Historiographer Lindsey Fitzharris exposes the terrible reality of nineteenth-century surgery on the cusp of radical change in her book The Butchering Art. She imagines early operating rooms, a place no coward would go, and surgeons who, in the days before anaesthesia, were admired for their speed and raw power.
The Butchering Art
These forefathers of modern medicine understood that the risks associated with surgical recovery were often greater than the underlying disease, and they were perplexed by the intractable infections that contributed to the high mortality rates of their patients. Joseph Lister, a young, melancholy Quaker surgeon, stepped up at a time when surgery could not have been more dangerous to solve the lethal puzzle and alter the course of history.
Fitzharris gives a riveting account of Lister’s research, culminating in his bold assertion that germs were the cause of all infection and could be treated with antiseptics. She focuses on the turbulent years between 1850 and 1875, introducing us to Lister and his contemporaries (some brilliant, some outright criminal) and taking us through the dingy medical schools and hospitals where they honed their skills, the morgues where they studied anatomy, and the graveyards they occasionally ransacked for cadavers.
The Butchering Art Look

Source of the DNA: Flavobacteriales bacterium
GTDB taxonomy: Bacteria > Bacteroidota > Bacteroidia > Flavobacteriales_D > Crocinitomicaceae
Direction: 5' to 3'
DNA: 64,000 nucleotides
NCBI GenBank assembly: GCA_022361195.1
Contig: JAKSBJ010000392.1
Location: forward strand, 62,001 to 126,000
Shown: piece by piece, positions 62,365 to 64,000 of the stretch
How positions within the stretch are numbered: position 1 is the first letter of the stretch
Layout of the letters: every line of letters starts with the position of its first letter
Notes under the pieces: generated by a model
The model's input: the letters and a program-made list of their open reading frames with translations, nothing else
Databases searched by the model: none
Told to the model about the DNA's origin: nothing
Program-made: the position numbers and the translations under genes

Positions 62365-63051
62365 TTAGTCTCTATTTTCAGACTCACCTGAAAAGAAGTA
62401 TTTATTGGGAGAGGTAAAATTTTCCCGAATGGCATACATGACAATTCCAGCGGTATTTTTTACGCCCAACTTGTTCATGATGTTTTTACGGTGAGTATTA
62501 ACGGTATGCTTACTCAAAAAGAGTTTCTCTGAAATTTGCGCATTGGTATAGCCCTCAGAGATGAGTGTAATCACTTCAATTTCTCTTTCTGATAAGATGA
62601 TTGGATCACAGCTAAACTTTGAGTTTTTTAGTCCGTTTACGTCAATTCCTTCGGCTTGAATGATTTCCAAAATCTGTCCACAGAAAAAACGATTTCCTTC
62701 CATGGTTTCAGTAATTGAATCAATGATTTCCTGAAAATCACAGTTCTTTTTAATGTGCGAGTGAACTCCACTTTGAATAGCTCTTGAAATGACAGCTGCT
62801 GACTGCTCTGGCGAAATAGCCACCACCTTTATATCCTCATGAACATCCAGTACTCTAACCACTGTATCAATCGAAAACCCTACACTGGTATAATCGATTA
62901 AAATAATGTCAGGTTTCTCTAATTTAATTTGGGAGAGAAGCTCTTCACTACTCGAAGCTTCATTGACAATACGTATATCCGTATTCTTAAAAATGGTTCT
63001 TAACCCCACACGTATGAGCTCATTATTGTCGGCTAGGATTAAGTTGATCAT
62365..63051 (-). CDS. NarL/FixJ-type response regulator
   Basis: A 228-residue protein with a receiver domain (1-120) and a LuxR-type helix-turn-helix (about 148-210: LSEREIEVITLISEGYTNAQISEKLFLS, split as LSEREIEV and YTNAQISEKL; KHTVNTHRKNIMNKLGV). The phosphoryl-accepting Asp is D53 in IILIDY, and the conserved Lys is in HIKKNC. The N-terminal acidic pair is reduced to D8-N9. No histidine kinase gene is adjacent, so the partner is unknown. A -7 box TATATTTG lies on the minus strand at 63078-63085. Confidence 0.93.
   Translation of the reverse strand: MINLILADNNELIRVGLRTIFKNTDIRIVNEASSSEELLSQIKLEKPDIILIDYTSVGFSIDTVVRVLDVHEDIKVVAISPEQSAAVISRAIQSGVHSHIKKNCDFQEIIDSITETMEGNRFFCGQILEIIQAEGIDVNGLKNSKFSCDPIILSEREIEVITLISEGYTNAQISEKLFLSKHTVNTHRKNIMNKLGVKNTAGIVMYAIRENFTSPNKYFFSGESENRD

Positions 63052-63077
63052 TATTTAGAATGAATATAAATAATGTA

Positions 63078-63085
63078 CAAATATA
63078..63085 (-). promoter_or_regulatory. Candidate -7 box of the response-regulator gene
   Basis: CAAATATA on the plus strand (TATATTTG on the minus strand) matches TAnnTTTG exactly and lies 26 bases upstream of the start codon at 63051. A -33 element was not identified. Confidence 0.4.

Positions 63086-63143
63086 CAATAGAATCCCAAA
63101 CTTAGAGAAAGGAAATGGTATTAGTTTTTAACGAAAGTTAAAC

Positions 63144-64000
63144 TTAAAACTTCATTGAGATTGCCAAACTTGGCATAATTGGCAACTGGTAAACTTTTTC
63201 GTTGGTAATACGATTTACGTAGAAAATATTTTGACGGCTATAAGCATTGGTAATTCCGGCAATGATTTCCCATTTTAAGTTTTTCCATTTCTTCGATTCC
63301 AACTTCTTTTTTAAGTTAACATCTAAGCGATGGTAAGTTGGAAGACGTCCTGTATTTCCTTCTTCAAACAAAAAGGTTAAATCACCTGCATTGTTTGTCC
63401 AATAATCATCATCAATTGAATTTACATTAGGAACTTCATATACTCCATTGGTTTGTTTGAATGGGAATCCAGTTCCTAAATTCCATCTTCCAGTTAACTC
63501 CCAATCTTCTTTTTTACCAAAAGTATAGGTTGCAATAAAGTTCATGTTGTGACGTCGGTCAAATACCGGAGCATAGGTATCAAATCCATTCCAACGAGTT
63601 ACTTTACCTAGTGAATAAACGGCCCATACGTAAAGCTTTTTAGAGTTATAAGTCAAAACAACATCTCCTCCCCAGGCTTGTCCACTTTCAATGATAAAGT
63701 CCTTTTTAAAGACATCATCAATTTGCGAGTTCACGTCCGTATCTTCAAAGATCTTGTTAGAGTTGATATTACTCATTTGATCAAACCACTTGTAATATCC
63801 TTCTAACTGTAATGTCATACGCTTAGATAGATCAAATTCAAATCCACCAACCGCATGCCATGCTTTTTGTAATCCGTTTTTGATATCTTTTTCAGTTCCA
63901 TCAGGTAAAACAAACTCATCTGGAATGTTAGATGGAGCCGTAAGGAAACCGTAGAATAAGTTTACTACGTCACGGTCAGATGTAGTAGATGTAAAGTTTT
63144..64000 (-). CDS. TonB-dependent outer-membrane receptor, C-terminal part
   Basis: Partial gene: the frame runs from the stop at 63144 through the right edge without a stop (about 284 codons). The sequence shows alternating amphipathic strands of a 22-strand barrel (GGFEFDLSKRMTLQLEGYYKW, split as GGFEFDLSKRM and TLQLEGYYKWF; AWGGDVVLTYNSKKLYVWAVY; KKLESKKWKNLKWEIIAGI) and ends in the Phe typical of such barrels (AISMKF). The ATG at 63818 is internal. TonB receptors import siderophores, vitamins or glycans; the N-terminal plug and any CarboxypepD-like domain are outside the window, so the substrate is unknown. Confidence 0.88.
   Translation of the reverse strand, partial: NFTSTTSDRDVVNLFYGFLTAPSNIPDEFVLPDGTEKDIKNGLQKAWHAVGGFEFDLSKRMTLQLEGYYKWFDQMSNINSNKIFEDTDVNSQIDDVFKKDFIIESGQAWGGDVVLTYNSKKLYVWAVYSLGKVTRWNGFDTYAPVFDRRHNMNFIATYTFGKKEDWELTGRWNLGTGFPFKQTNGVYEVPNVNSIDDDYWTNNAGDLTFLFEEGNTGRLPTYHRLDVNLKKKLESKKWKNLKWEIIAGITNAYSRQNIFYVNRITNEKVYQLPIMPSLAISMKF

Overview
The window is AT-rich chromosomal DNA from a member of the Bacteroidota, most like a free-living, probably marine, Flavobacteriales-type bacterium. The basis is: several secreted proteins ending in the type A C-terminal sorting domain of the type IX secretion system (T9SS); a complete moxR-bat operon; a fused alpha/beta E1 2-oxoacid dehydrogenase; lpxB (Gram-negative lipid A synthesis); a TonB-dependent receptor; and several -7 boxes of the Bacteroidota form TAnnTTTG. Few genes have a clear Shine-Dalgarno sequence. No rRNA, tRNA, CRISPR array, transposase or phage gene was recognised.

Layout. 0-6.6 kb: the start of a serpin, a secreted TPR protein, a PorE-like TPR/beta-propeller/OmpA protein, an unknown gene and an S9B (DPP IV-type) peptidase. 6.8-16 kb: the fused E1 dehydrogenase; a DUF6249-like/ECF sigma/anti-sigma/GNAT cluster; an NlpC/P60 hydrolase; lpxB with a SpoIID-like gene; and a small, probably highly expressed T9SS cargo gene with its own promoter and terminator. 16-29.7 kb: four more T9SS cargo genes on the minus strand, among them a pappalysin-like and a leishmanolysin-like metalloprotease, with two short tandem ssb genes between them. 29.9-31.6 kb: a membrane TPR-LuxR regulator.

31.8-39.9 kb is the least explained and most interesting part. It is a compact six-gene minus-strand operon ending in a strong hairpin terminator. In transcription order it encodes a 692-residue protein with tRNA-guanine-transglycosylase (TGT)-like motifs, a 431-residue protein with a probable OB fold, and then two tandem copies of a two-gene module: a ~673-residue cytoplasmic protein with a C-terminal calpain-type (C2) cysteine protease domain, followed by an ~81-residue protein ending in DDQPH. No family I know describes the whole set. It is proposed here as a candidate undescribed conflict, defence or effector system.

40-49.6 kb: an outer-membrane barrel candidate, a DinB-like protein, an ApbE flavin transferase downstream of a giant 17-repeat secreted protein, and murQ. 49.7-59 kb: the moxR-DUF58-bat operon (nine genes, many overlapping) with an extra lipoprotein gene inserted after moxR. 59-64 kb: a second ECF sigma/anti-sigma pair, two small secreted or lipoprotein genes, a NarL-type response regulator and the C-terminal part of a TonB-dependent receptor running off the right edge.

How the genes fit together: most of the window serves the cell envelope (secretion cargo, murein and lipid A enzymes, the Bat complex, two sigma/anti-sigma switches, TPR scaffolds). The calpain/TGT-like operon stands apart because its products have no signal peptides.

The Butchering Art is a chilling and enlightening look at the achievements of a pioneering surgeon whose drive to merge science and medicine ushered in the contemporary era.
Because of the high mortality rate associated with surgery, operating rooms earned the nickname “gateways of death.” It was a common practise for doctors to go through graveyards in search of cadavers so they could practise operating on patients who had suffered broken legs.
Fitzharris clearly portrays the postoperative suppuration that plagued patients before the advent of anaesthetic in the 1840s, which allowed surgeons to do longer, more difficult procedures. Fitzharris recounts the rise to prominence of Quaker surgeon Joseph Lister through the stench of Victorian London, Edinburgh, and Glasgow streets.
Books like Black Tudors by Miranda Kaufmann and Death in Ten Minutes by Fern Riddell, two of the most popular recent attempts to write history for a general rather than scholarly audience, present readers with something fresh and difficult. They make readers question the conventional wisdom about who has lived throughout time. Thanks for reading our article The Butchering Art: Joseph Lister’s Quest to Transform The Grisly World of Victorian Medicine.